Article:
I’ve got my schedule for the coming spring and summer. Endless Advanced Comp in the Natural Sciences and Technology (3 sections and then 2) which frees me up for my projects, and leaves me with bright older science students. I’ll do Primo Levi’s Periodical Table with them; LeCarré’s The Constant Gardener, along with my usual Feynmans, Trimble, and nowadays Wit and Olson’s Mapping Human History. I’m not really satisfied with Ofri’s Singular Intimacies but will go for it one more season. (No one seems to get into print who really criticizes the medical establishment for the exploitative mostly uncontrolled capitalism it is.) Edward is fine.

So what troubles me? Aging? The darkness itself? Wondering what these projects I do are for? Whether this gearing the self to wards writing for publication is a wise way to shape my time? New despair at my suddenly awakened and aware vision of society as little knots of networking and patronage? A vivid sense of how few read any particular book and how even fewer want to or can understand it in the way it was meant? And so what?

Politics? I don’t write politically regularly. Well, while the present US administation is so egregiously, shamelessly brutal, doing all it can to grind down the vast majority of people in the world for the benefit of a very few; torture is now open and institutionally encouraged; soon many more US women with no money or wherewithal to leave the states may have to endure compulsory pregnancy (admittedly many don’t seem to mind; this way they hope to nail some man to them?); but this is really more of what’s been developed by US institutions since WW2. Bush did get enough votes to steal the two elections. I am literally sickened and disgusted—amused too as they clearly dangerous and absurd—by the gross SUVs which make driving harder, and parking a nightmare: you can’t see over or beyond them. Road pigs, no warts getting fatter and taller every year; yesterday at Kaiser’s parking lot two couldn’t get past one another in a lane.

The world we have is the world human beings as a group allow, seem to want. What did Maistre reply to Rousseau’s "Man is born free, but everywhere in chains": To say sheep are born carniverous and everywhere eat grass would be more just ["Dire, les moutons sont nés carnivores, et partout ils mangent de l’herbe …"]. Edward would voice the hopelessness of trying to get enough women to stop buying diet coke for their brain (the mass-produced anodyne vanity-ridden power fantasies of chick-lit) through this proverb: "Never try teaching a pig to sing. It wastes your time, and it annoys the pig."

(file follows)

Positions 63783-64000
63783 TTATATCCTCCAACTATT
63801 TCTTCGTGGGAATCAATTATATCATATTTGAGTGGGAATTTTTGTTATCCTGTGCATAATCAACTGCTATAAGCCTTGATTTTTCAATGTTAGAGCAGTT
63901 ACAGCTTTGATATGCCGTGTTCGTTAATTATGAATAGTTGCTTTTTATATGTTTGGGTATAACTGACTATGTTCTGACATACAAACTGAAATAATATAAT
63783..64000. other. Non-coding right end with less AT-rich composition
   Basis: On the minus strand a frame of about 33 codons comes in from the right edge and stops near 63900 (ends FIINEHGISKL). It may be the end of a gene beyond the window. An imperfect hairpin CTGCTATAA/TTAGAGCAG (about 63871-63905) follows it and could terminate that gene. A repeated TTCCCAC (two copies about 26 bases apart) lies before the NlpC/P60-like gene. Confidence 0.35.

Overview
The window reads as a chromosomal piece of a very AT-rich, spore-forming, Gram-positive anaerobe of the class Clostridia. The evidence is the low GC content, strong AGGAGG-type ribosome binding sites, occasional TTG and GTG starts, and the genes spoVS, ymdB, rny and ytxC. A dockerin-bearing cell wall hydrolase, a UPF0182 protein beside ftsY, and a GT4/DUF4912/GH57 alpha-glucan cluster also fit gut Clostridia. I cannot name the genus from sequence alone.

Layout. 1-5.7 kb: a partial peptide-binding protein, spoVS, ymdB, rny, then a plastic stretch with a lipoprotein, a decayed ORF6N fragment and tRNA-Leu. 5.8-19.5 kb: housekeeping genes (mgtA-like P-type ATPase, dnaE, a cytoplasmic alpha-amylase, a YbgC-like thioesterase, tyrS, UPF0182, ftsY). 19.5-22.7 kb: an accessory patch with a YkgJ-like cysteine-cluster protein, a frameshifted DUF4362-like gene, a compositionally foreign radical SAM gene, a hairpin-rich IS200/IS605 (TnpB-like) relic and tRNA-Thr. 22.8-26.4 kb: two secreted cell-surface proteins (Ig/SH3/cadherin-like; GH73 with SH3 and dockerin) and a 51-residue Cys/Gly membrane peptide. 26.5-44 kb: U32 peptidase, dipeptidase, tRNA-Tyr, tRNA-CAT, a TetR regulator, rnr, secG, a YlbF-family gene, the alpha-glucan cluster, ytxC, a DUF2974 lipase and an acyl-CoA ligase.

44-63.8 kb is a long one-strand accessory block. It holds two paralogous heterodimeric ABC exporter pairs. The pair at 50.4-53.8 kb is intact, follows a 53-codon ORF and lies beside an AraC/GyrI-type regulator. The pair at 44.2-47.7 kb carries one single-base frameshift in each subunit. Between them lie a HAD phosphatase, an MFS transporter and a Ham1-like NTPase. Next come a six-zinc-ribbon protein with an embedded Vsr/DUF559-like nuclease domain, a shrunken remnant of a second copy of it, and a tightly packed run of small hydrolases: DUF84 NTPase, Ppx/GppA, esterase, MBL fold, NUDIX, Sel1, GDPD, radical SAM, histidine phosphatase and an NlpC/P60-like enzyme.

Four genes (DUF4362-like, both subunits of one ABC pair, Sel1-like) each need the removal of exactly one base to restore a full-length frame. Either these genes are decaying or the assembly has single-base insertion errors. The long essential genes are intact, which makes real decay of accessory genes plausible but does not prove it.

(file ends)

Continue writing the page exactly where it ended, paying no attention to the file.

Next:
The season draws in. I see the dawn light a chill yellow-red mist at the bottom of the sky and a light blue grey sky above, with the trees turning from black to variegated colors and green.

And I begin to remember some poetry, and how I’d like to write a "foremothers" posting for WomenPoets. Beginning to read and to explore in my library, I come up with 3 English translations of Spanish poems by Rosario Castellano:

One says what "the solution" is not:

Meditation at the Threshold

No, the solution is not
to jump beneath a train, like Tolstoy’s Anna,
nor to swallow Madame Bovary’s arsenic,
nor to wait on the barren plains of Avila
for the visit of the angel with the javelin
before tying the scarf around one’s head
and beginning to act.

Nor to deduce the laws of geomery by counting
the rafters of the castigation cell,
as Sor Juana did. The solution is not
to write, when visitors come
to the living room of the Austen family,
nor to shut oneself up in the attic
of some house in New England
and dream, with the Dickinson Bible
under a maidenly pillow.

There has to be some other way that isn’t called Sappho,
or Messalina, or Mary of Egypt,
or Magdalene, or Clementina Isaura.

Another way to be human, and free.

Another way to be.

English text by Kate Flores



They say that plants don’t talk, nor do
brooks or birds,
nor the wave with its chatter, nor stars
with their shine.
They say it but it’s not true, for whenever
I walk by
they whisper and yell about me